Figure 1 shows a 104 ks observation of Tycho taken by the HRI in February 1995. This image is about five times deeper than any previous high resolution X-ray image and it reveals interesting new features. Most notable is the weak rim of emission seen clearly around the entire remnant, which is believed to be the blast wave propagating through the surrounding circumstellar medium. The time baseline between this pointing and the first epoch one (done in July 1990) was about 4.5 years, roughly 1% of the SNR's age. A number of techniques were developed to estimate background (made difficult by the strong grain scattering halo from Tycho), generate exposure maps (including telescope vignetting and spatial variations of the HRI quantum efficiency), correct for aspect drift, and finally align the images. The contours on the image show small-scale-size regions where a significant change in X-ray flux has occurred in 4.5 years. Notice that the increased brightness regions (solid contours) are distributed around the periphery of the remnant, while the regions of dimming (dashed contours) appear further in. Simulations were used to assess the significance of these features and I find that most of the flux changes are real and represent evidence for expansion of Tycho's SNR.
Figure 1.: Deep ROSAT HRI soft (0.2- 2 keV band) X-ray image of Tycho's SNR. Solid (dashed) contours show regions of increased (decreased) flux when this image is compared to one taken 4.5 years earlier. The contour levels are in units of and the ones shown correspond to values of -4, -3, 3, 4, 5, and 6.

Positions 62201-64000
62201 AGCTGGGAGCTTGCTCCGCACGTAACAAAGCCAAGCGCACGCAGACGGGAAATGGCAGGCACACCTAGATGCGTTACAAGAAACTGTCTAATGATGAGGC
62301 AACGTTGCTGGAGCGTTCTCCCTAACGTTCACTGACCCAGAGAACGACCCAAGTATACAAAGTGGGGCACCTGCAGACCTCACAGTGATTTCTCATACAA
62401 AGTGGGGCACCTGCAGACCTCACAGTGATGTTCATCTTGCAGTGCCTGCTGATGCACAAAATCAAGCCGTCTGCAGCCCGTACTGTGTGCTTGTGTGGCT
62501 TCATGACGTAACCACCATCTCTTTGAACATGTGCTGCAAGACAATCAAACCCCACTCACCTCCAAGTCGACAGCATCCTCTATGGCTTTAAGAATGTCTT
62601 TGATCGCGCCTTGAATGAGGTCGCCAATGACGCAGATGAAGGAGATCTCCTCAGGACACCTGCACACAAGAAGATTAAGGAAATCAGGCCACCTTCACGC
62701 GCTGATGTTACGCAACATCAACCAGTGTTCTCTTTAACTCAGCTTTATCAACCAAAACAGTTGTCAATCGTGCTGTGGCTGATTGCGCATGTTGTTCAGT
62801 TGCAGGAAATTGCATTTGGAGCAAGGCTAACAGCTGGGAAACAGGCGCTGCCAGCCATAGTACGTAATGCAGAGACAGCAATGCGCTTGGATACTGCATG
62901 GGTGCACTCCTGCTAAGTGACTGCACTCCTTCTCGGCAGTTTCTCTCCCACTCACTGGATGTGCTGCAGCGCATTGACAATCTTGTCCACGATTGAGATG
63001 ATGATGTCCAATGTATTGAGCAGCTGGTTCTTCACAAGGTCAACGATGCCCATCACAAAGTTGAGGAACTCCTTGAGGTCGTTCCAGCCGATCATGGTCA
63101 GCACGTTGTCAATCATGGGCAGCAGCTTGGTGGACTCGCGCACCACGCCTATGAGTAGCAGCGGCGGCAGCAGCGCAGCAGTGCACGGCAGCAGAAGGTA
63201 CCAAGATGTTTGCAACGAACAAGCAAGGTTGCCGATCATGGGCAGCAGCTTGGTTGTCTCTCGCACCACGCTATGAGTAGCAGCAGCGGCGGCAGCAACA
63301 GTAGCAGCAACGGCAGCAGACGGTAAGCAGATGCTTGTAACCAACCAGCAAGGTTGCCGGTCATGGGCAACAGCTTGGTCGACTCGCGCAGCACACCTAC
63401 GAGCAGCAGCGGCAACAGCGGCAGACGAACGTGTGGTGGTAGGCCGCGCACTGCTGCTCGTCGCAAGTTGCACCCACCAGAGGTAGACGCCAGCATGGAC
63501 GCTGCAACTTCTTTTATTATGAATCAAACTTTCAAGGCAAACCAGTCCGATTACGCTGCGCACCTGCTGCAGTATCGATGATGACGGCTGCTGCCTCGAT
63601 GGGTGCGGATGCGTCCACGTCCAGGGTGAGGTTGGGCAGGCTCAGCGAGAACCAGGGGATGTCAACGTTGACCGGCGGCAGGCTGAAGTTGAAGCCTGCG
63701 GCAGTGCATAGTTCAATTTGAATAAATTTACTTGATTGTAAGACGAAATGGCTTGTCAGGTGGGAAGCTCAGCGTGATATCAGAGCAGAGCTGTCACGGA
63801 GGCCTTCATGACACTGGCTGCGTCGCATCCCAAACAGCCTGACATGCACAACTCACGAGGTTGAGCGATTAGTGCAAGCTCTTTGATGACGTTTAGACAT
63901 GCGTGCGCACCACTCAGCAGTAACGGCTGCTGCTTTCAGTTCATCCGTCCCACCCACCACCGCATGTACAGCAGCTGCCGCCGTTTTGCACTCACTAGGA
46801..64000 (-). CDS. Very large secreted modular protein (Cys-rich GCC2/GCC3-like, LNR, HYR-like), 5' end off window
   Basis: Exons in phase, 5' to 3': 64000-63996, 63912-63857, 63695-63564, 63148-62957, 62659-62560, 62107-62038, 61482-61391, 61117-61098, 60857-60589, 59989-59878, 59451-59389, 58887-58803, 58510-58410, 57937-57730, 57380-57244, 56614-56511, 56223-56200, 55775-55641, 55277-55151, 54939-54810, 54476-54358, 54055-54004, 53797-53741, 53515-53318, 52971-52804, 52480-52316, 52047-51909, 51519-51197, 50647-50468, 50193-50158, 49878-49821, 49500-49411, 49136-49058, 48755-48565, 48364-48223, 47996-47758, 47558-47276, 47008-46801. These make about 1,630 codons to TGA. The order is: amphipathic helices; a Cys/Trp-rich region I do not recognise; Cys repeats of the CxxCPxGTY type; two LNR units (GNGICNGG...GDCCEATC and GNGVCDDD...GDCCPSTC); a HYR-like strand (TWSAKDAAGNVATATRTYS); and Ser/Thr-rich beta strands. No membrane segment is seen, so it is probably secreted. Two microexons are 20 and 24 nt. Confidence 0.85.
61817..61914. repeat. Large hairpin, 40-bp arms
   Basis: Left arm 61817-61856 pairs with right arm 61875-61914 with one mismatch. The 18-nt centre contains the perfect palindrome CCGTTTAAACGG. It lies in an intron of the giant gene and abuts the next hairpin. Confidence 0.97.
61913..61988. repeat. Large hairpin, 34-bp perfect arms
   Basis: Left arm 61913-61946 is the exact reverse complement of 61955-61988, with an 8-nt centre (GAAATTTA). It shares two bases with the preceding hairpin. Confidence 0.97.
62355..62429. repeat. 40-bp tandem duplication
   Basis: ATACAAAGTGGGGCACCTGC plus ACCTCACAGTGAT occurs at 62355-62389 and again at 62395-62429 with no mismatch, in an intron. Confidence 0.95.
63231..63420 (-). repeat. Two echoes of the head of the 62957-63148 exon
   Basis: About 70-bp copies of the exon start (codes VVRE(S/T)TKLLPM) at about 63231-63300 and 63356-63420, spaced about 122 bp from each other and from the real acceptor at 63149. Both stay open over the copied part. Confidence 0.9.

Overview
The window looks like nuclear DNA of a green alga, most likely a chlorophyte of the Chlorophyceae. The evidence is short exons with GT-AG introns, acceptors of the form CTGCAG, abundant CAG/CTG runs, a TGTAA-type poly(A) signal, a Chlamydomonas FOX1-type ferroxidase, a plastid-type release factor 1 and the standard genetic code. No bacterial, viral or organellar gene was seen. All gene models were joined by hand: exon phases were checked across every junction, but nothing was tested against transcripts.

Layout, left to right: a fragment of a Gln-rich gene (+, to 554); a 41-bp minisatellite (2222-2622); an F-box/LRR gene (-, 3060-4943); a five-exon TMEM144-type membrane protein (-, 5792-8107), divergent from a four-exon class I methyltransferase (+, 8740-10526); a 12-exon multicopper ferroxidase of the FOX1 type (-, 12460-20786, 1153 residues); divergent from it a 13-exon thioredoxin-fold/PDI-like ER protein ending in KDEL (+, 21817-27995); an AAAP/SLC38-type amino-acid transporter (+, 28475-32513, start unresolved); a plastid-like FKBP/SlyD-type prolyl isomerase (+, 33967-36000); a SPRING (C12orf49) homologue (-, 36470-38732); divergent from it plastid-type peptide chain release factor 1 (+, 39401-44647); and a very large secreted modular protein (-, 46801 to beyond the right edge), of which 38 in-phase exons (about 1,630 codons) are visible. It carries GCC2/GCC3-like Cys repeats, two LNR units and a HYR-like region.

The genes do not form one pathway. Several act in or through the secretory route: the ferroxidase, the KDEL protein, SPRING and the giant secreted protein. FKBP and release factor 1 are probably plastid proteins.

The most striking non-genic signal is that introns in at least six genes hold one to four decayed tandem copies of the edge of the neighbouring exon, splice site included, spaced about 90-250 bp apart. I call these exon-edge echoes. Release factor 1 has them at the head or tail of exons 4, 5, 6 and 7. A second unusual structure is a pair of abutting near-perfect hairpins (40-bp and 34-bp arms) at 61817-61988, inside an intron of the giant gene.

I determined the expansion rate by examining the count rates in azimuthal sectors of a thin radial region at the edge of the remnant. Quantitative results were obtained by shifting the first epoch image along the direction of the center of each sector until the count rates in the old and new images, from that azimuthal region, were the same. The X-ray expansion rates as a function of azimuthal angle are shown in Figure 2 along with radio and optical results for comparison. Note that each azimuthal sector was wide, although we show results for sectors with centers separated by .
Figure 2.: Expansion of Tycho's SNR in the X-ray, optical, and radio bands. The rate corresponding to the Sedov expansion law (n=0.4) is shown as the horizontal dashed line. The X-ray points at and include the location of the bright knots in the southeastern quadrant of Tycho. Note that these points are consistent with undecelerated motion (a value of 0.24% yr ).
The azimuthally-averaged current expansion rate of the outermost rim of the X-ray remnant is yr (90% confidence level errors). For a radial region that is slightly interior to this but which still precedes the brightest ring of emission, I find a slower expansion rate yr . When the age, t of a remnant is known, it is possible to express its expansion rate in terms of , where is the angular size. The mean radii of the selected radial regions in Tycho are 248.9 and 238.2 so the expansion rates are (outer edge) and (inner edge). The radio data, as analyzed by Tan & Gull (1985), give an average expansion rate of n=0.462. One possible explanation for the difference with the X-ray results may be that the radio expansion was obtained over the entire radial extent of the remnant. This would tend to ``dilute'' the effect of the fastest moving material at the outermost rim of the remnant.